[The Academy of Natural Sciences, Ewell Sale Stewart Library, detail via...]
Since we just looked at Marie Antoinette's private gardens, something over at Enfilade grabbed my attention. It deals primarily with post-revolutionary French natural history and the era of Empress Josephine. So more Pierre Joseph Redouté and more Zarafa.
In 2011, Of Elephants & Roses was on view at the APS Museum in Philadelphia. This exhibition delved into the scientific and economic progress that happened because of work at two gardens: Malmaison and Le Jardin des Plantes at the Paris Muséum of Natural History. A bit of pop culture was included, too, with a section on the giraffomania that swept through France after the arrival of Zarafa (a young female Ethiopian giraffe given by the Viceroy of Egypt to France’s King during the 1820s). You may remember her image appeared on china, textiles and other household goods.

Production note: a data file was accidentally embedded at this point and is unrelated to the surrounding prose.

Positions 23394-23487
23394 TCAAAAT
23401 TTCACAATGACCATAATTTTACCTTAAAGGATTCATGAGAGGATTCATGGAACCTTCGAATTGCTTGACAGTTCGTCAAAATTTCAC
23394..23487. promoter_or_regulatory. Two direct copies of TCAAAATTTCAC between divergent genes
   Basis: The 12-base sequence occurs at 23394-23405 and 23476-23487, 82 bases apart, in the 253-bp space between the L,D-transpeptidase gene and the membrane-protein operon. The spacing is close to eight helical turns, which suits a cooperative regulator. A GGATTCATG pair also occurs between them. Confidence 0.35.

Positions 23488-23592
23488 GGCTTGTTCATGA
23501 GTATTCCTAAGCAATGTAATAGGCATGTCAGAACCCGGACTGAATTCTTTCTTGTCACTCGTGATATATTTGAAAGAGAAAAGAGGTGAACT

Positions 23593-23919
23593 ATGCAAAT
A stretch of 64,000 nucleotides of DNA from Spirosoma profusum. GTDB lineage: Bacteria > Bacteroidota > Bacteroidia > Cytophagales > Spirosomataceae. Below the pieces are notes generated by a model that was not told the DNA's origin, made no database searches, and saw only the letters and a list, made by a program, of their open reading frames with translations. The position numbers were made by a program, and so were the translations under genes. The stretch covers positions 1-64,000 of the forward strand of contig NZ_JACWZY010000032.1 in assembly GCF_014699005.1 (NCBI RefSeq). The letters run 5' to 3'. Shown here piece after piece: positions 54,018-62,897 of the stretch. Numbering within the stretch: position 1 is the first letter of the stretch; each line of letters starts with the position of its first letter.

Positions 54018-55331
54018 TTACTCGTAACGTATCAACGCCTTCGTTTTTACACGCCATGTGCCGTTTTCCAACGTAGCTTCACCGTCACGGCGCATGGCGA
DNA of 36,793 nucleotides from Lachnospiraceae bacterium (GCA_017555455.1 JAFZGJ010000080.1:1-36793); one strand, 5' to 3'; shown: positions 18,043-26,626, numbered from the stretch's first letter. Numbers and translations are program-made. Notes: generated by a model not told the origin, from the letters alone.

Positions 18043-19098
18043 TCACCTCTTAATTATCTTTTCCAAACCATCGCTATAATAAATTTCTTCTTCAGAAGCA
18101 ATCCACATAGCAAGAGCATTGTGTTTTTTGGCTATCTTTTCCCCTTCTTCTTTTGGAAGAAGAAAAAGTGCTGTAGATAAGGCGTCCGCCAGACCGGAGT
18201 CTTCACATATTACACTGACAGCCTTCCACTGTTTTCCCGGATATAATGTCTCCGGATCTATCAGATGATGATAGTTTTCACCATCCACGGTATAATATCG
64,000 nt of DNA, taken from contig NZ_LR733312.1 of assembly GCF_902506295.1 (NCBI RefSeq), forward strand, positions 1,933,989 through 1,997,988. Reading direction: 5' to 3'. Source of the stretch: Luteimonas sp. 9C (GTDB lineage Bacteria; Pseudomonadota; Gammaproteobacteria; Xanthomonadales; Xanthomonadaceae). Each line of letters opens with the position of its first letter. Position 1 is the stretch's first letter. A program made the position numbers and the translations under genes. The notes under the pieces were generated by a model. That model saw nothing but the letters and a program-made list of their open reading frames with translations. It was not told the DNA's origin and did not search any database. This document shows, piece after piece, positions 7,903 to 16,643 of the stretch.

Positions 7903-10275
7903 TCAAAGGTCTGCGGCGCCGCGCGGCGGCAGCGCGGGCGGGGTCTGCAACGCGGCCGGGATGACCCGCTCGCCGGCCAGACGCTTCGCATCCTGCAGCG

Parisians were also captivated by Hans and Parkie, two elephants from Southeast Asia residing in the Menagerie, and by Josephine's black swans.
|[Avedon, Dovima with elephants, dress by Dior, 1955]|
A different kind of French natural history is explored in the fall 2013 issue of Flower. For the magazine, I had an opportunity to review Dior Impressions: The Inspiration and Influence of Impressionism at the House of Dior. This is another exhibition catalogue, accompanying a soon-to-close show at le Musée Christian Dior in Granville, France, and it explores how the art movement, with its emphasis on all things botanical, has motivated Dior designers from Saint Laurent to Galliano to Simons and of course the House's original couturier, Monsieur Dior.
Up for more talk of floral-strewn fabrics? In the same issue, check out the story Karen Carroll produced, Designers on Chintz.